Scientists at the University of Chicago studied a massive set of genetic variants of an ancient protein, discovering a myriad of other ways that evolution could have turned out, and revealing a central role for chance in evolutionary history.
The study, published this week in Nature by UChicago graduate student Tyler Starr and Prof. Joseph Thornton, is the first to subject reconstructed ancestral proteins to deep mutational scanning—a state-of-the-art technique for characterizing massive libraries of protein variants. The authors’ strategy allowed them to compare the path that evolution actually took in the deep past to the millions of alternative routes that could have been taken, but were not.
Starting with a resurrected version of an ancient protein that evolved a new function some 500 million years ago—a function critical to human biology today—the researchers synthesized a massive library of genetic variants and used deep mutational scanning to analyze their functions. They found more than 800 different ways that the protein could have evolved to carry out the new function as well, or better than, the one that evolved historically.
The researchers showed that chance mutations early in the protein’s history played a key role in determining which ones could occur later. As a result, the specific outcome of evolution depended critically on the way a serial chain of chance events unfolded.
“By comparing what happened in history to all the other paths that could have produced the same result, we saw how idiosyncratic evolution is,” said Tyler Starr, a graduate student in biochemistry and molecular biology, who performed the paper’s experiments. “People often assume that everything in biology is perfectly adapted for its function. We found that what evolved was just one possibility out of many that were just as good, or even better, functionally than what we happened to end up with today.”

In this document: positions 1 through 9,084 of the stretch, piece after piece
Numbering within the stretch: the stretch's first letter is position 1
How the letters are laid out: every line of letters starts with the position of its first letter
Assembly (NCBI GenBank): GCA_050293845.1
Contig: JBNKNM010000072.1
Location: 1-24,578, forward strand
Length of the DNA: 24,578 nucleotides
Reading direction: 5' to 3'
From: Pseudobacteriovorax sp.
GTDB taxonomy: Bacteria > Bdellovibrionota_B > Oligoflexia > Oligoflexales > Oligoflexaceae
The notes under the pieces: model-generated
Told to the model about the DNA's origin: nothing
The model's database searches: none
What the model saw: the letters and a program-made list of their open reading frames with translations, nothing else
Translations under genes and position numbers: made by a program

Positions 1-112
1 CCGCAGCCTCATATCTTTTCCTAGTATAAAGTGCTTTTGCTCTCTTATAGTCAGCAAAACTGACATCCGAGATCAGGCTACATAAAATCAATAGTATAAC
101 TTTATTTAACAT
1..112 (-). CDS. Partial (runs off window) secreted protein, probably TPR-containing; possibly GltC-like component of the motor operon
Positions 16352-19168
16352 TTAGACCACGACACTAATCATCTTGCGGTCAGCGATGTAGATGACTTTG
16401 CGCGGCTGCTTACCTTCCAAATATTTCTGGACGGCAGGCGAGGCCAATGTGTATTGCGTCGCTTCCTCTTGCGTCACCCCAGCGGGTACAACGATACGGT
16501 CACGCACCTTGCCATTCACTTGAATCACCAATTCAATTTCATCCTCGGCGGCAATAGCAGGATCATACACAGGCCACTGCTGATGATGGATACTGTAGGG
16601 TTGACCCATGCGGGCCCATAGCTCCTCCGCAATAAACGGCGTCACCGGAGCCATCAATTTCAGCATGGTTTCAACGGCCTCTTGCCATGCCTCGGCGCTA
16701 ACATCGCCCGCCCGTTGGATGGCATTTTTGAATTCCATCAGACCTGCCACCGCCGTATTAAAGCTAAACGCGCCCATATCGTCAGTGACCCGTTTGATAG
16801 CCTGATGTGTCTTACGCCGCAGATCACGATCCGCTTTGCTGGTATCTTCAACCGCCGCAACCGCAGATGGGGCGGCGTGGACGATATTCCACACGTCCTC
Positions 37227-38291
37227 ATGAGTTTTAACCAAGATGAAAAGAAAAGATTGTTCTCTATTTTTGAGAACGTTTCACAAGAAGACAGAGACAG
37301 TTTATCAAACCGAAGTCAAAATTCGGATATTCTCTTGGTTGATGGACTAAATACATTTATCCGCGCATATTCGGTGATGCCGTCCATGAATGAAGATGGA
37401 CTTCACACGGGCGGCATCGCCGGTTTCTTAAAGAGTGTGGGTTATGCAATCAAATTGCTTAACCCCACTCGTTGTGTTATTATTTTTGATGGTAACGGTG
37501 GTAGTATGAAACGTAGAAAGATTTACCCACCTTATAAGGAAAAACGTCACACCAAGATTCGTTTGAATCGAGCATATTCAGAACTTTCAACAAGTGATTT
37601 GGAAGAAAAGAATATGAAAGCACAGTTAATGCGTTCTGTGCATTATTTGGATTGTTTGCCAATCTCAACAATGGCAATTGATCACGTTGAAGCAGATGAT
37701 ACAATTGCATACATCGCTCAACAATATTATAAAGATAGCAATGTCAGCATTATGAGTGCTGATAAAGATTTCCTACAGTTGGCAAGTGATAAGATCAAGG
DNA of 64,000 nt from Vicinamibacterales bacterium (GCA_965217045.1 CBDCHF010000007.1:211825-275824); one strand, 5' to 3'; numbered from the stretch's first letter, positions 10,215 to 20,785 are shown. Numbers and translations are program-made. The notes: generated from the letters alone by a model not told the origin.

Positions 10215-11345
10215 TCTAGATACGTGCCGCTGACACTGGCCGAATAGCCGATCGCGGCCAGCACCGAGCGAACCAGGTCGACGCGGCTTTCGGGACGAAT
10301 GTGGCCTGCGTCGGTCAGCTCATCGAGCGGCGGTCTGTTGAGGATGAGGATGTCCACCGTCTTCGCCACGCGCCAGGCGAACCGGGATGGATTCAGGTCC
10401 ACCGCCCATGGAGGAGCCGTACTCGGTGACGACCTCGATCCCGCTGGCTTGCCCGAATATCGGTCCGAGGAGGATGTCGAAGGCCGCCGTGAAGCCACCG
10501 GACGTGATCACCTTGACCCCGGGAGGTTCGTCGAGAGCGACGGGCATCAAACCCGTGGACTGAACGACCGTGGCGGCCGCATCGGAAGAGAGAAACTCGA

Molecular time travel
Over the last 15 years, Thornton, senior author on the new study and a professor in ecology and evolution and human genetics, led research that pioneered “molecular time travel” using ancestral protein reconstruction. In 2013, his team resurrected and analyzed the functions of the ancestors of a family of proteins called steroid hormone receptors, which mediate the effects of hormones like testosterone and estrogen on sexual reproduction, development, physiology and cancer. The body’s various receptors recognize different hormones and, in turn, activate the expression of different target genes, which they accomplish by binding specifically to DNA sequences called response elements near those targets.
Thornton’s group inferred the genetic sequences of ancient receptor proteins by statistically working their way back down the tree of life from a database of hundreds of present-day receptor sequences. They synthesized genes corresponding to these ancient proteins, expressed them in the lab and measured their functions.